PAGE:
Alternative-energy stocks and exchange traded funds (ETFs) have been one of the beneficiaries of the rising cost of energy as consumers clamor to find some relief.

But Eleanor Laise for the Wall Street Journal warns that these funds come with some volatility, and that just because oil and gas prices are high, it doesn’t always equal better performance in the wind and solar sectors.

Regardless, these funds have been cropping up with more and more frequency. The first solar-energy ETF, the Claymore/MAC Global Solar Energy Index (TAN), launched in April. It was quickly followed by the Market Vectors Solar Energy (KWT). TAN is up 12.4% since its launch, while KWT is up 5.7%.

They’re just the latest of several available alternative-energy ETFs, and investors are diving into the sector head-first. But some of these funds are down sharply so far this year. There’s  potential in this sector as global warming concerns intensify, but to protect yourself, don’t make it the centerpiece of your portfolio, and stick to the funds that are above their trend lines for the most safety.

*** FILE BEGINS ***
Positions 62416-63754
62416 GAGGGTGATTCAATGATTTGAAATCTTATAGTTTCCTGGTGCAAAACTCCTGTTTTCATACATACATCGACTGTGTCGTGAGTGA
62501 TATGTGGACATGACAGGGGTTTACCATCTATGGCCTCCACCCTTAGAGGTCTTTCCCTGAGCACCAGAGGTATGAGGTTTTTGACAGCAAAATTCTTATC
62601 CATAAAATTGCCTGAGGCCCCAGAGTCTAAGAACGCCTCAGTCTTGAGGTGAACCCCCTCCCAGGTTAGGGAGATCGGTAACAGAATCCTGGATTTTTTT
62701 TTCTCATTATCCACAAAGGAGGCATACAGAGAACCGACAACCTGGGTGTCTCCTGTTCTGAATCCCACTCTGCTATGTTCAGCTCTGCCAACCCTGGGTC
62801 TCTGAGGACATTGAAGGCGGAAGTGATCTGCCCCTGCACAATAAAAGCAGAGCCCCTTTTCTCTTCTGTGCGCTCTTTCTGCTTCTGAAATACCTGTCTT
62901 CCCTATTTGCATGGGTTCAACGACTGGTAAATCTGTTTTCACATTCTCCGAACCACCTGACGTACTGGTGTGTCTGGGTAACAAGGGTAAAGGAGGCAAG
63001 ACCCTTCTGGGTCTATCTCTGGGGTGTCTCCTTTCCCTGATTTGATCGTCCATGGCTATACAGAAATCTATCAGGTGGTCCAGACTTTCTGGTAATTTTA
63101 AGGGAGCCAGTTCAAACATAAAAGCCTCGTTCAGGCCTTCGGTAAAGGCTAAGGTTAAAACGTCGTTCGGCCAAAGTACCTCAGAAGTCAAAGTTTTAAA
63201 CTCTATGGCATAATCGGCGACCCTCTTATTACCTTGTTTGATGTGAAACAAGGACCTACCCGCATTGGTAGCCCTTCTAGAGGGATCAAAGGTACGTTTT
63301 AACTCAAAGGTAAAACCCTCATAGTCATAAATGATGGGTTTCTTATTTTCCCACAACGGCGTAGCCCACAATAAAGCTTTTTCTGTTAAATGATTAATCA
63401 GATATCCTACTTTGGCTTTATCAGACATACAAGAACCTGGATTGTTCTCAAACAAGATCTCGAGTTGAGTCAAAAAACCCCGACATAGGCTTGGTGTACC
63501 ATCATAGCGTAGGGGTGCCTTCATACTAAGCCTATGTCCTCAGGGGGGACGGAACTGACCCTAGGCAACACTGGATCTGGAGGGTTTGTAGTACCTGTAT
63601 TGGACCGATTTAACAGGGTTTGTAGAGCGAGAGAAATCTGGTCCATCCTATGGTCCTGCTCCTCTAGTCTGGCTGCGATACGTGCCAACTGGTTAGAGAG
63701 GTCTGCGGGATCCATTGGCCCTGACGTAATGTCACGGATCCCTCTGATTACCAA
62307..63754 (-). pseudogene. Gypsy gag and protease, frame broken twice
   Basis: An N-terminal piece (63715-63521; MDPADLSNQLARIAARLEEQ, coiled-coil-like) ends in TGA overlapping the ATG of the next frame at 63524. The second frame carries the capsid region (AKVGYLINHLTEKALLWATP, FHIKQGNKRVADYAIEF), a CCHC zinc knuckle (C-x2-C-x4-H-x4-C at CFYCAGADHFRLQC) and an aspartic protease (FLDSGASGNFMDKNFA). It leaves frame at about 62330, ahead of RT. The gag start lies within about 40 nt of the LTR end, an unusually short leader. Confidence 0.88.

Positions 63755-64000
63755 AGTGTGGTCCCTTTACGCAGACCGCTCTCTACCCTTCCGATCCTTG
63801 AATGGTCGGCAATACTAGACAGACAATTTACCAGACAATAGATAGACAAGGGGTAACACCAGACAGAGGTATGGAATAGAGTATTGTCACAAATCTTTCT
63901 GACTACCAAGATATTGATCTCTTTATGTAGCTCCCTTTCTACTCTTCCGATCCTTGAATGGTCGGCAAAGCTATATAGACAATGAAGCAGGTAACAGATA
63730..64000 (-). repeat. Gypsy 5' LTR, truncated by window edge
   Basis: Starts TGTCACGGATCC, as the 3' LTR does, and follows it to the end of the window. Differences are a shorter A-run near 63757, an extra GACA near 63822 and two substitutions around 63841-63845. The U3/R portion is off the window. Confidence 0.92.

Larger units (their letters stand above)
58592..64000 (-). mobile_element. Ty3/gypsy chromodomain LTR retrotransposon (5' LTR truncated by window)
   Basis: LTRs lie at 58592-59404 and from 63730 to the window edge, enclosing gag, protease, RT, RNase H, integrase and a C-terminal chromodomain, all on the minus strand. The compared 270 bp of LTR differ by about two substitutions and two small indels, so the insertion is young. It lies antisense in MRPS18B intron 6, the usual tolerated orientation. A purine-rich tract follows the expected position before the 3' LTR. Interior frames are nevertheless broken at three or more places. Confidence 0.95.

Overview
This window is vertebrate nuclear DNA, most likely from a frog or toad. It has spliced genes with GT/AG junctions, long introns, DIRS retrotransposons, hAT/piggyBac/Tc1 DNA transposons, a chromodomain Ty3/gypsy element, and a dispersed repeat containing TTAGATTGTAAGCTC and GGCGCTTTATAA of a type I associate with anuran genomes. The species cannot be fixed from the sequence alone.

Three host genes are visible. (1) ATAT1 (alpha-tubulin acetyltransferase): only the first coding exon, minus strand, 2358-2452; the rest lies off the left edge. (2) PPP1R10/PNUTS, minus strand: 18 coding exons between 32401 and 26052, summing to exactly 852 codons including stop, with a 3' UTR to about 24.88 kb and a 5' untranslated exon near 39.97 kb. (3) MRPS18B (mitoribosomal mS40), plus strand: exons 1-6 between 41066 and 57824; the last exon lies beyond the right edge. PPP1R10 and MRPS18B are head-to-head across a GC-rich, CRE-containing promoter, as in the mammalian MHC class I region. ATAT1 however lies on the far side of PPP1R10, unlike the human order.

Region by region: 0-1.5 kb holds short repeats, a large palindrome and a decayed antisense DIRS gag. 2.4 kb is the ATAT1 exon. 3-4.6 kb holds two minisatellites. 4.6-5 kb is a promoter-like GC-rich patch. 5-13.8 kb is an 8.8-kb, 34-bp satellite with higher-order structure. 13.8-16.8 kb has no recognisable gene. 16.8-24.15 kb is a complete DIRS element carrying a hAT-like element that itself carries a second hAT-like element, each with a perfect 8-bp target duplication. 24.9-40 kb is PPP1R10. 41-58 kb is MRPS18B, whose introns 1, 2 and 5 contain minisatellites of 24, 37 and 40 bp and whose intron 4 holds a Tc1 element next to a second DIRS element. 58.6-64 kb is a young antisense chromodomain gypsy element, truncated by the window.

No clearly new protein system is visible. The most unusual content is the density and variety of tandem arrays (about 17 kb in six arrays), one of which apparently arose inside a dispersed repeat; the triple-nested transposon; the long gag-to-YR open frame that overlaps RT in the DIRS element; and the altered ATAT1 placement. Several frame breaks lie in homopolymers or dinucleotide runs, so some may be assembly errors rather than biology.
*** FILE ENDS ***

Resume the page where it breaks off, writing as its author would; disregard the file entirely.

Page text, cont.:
Some of the other alternative and green ETFs are:

  • Market Vectors Environmental Services (EVX), up 4.1% year-to-date
  • First Trust NASDAQ Clean Edge (QCLN), down 18.6% year-to-date
  • PowerShares WilderHill Clean Energy (PBW), down 19.9% year-to-date

The opinions and forecasts expressed herein are solely those of Tom Lydon, and may not actually come to pass. Mr. Lydon serves as an independent trustee of certain mutual funds and ETFs that are managed by Guggenheim Investments; however, any opinions or forecasts expressed herein are solely those of Mr. Lydon and not those of Guggenheim Funds, Guggenheim Investments, Guggenheim Specialized Products, LLC or any of their affiliates. Information on this site should not be used or construed as an offer to sell, a solicitation of an offer to buy, or a recommendation for any product.